The example of Korea leaving the agreement at will ,highlighted the risk that countries can engage in proliferation-sensitive activities such as fuel- making and fuel reprocessing ,transparently and under safeguards but the apply the same techniques for military purposes,. Korea was the first state to withdraw from the NPT in 2003. Analysts drew attention to the risk that additional breakouts from NPT may destabilize the regional and global security environment.

When India conducted her first nuclear test in 1974,code named ‘ Smiling Buddha’ the government of Indira Gandhi wanted to project the nuclear explosion as purely for civilian and peaceful purposes on 18may 1974, the day when the test was conducted was Buddha Purnima 2.It instigated a wave of international criticism for breaching the trust and commitment towards non-proliferation. Assurances and projections of Indian Prime minister that it was a peaceful test did not work. Major treaties pertaining to the nuclear aspect at that time were:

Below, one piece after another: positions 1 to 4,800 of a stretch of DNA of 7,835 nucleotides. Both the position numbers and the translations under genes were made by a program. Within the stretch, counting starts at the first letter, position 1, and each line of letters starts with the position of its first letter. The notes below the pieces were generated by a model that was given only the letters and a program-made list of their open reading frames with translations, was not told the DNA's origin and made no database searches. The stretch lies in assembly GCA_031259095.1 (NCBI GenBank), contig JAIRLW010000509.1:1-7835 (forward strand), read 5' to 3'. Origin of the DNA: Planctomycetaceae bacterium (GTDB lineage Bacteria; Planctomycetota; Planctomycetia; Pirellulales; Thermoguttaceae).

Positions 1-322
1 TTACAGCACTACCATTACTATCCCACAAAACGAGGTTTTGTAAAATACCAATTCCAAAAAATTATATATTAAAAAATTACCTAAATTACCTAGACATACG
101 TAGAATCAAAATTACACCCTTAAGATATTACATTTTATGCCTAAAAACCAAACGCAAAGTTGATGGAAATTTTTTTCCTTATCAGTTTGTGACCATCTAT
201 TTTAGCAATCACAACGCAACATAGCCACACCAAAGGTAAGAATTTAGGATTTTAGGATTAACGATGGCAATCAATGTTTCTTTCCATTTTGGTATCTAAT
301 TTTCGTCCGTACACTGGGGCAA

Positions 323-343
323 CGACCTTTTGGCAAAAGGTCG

Partial Test Ban Treaty 1963

 NPT 1968

 SALT-1. 1972

Anti-Ballistic Missile Treaty ABM 1972

One of the aftermaths of the nuclear explosion was creation of the NSG when seven nuclear supplier governments were convinced that the NPT alone was not adequate to control the spread of nuclear weapons. The NSG was formed over a course of three decades and it has become the world’s leading multilateral export control arrangement establishing guidelines that cover transfer of nuclear – related materials, equipment and technology. The 48 members of the NSG form a voluntary consensus -based organization and can be called an informal arrangement in the sense that cooperation among the participants is not laid down in a binding instrument under international law and is thus politically binding. Though not based on an international treaty it works on appropriate guidelines which are consistent with and complement the various international instruments in the field of nuclear non- proliferation.3 these treaties are: –